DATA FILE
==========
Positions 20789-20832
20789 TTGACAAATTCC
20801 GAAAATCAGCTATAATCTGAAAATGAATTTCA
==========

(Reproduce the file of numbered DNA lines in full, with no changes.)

Positions 20789-20832
20789 TTGACAAATTCC
20801 GAAAATCAGCTATAATCTGAAAATGAATTTCA